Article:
During our three weeks of fieldwork (14-16 weeks pregnant), I just took things a little easier than normal. I was still in my normal-sized clothes. I made sure I always had plenty of food and water and rested up in the evenings. I did find that I got a little more tired than usual (although a long day in the field is tiring under the best of circumstances!), so would occasionally rest in the early evening while my colleague did his own side-project. We walked some distance each day, with light rucksacks. My poor colleague had to carry a little more than me (although he was a much faster walker, so this made sense as more weight would just have slowed me down further). We were camping and then staying in self-catered accommodation, so I took an extra-thick inflatable camping mat for extra comfort. We cooked for ourselves so I was able to ensure I had plenty of tinned fruit and vegetables, backed up with some cabbage, onions and celery that were around the only fresh vegetables around.

Campsite in Patagonia

Campsite in Patagonia

After our three weeks of fieldwork, I swapped my colleague for my husband who flew down to Chile to join me. We had a two-week holiday (while I was 17/18 weeks pregnant). We had a great holiday, hiking and exploring (including visiting as many glaciers as possible, of course!). By the end of this holiday I was showing and beginning to feel the effects of my bump. But we just took it easy and rested when I needed it.

On holiday with my husband

On holiday with my husband

On January 1st I returned to the UK and caught up with routine antenatal appointments. I was delighted at my 20 week scan to see that everything was looking healthy and normal. I had trimmed up a little during fieldwork (can only be a good thing) but was sporting a clear bump. The bump is now growing at an alarming rate (I’m now 22 weeks) and fieldwork now, towards the end of my second trimester, would be a much harder and more uncomfortable experience. I’m constantly surprised by how hard little things, like bending down to put on my socks, has become!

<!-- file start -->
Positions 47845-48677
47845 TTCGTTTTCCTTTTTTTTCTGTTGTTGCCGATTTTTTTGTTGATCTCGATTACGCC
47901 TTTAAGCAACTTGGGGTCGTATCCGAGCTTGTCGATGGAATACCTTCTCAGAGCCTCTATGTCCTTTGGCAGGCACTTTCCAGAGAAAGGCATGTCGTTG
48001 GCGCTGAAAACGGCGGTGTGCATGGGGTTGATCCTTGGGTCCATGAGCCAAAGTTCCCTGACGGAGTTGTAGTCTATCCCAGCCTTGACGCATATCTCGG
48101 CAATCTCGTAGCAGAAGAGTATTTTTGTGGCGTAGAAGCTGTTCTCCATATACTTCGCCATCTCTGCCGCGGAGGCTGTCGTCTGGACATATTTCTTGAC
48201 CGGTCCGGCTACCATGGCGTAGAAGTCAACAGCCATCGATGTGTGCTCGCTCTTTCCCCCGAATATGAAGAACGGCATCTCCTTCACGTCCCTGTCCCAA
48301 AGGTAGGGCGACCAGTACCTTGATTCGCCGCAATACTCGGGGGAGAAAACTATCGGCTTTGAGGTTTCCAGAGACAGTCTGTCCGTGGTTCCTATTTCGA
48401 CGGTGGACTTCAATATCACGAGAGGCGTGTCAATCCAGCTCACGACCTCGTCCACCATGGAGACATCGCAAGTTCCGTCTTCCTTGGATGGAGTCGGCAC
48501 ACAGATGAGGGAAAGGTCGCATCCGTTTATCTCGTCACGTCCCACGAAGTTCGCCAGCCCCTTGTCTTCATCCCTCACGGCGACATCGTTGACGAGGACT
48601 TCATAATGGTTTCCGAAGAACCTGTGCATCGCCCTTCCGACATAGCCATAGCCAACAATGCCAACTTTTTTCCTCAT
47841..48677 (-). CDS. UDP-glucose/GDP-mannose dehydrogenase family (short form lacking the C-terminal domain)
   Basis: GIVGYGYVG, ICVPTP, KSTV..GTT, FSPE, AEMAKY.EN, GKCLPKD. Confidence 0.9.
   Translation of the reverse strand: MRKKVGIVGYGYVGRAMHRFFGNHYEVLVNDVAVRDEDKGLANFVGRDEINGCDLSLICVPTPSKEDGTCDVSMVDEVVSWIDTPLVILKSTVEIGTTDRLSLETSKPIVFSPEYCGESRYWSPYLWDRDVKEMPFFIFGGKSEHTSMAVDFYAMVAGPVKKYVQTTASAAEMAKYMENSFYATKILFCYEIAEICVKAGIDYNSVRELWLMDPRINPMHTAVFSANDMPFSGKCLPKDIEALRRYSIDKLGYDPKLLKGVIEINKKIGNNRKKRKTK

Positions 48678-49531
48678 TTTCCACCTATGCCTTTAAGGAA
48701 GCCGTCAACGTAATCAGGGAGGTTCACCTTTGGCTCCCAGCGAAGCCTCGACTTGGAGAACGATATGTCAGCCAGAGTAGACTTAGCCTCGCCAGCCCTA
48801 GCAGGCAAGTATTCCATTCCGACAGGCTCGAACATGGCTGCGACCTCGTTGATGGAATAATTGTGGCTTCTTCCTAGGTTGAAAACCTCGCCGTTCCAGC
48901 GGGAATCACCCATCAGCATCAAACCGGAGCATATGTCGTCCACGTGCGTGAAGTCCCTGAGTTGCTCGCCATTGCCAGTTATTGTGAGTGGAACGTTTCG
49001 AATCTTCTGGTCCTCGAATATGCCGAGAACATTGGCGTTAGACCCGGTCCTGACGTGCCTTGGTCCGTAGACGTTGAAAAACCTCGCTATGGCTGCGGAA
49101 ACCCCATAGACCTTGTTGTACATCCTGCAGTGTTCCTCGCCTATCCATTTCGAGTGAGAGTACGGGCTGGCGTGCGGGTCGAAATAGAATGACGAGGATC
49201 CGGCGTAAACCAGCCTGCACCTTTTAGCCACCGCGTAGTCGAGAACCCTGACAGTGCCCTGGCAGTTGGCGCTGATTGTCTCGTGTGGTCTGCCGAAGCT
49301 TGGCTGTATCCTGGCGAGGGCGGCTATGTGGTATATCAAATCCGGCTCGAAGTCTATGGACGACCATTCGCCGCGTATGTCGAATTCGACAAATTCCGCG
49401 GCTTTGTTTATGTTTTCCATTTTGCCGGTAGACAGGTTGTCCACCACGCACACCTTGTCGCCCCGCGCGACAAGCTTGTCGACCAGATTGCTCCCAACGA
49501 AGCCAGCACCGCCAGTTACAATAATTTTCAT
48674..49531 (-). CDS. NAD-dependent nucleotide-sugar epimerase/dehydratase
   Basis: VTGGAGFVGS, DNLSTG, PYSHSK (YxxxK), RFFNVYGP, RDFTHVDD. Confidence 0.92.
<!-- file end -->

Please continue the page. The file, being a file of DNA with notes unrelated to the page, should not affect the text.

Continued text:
Visiting glaciers at 18 weeks pregnant

Visiting glaciers at 18 weeks pregnant

These were my experiences of fieldwork early in my second trimester of pregnancy. I hope you find them of interest. I must stress that mine was a low-risk, straightforward, healthy pregnancy, and that I participated in fieldwork after consulting several medical professionals. I wouldn’t hesitate to go again in a similar situation.

Bump at 18.5 weeks

Bump at 18.5 weeks

If you have any experience of fieldwork while pregnant, I’d love to hear about it Please do comment about it below.

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13 thoughts on “The Pregnant Field Scientist

  1. Hello Bethan,
    In January 2002 I did a few weeks fieldwork on Montserrat between about 18 and 22 weeks pregnant. Like you I passed all the checks and was lucky to have a healthy pregnancy. Everyone was always helpful with questions from our university insurers to the check-in desk at the airline – on the way home they put me in an empty row! So my main advice would be if you want to ask a question about it – just ask!
    I had to delay my 20 week scan (meaning baby was big enough to conceal her gender!) but this was no problem and the second trimester was by far the easiest for fieldwork. I was installing equipment so found ladders quite tricky (my balance was off) and by the last week climbing over fences was becoming less easy. It was good I always had other people with me, and I didn’t mind not carrying things.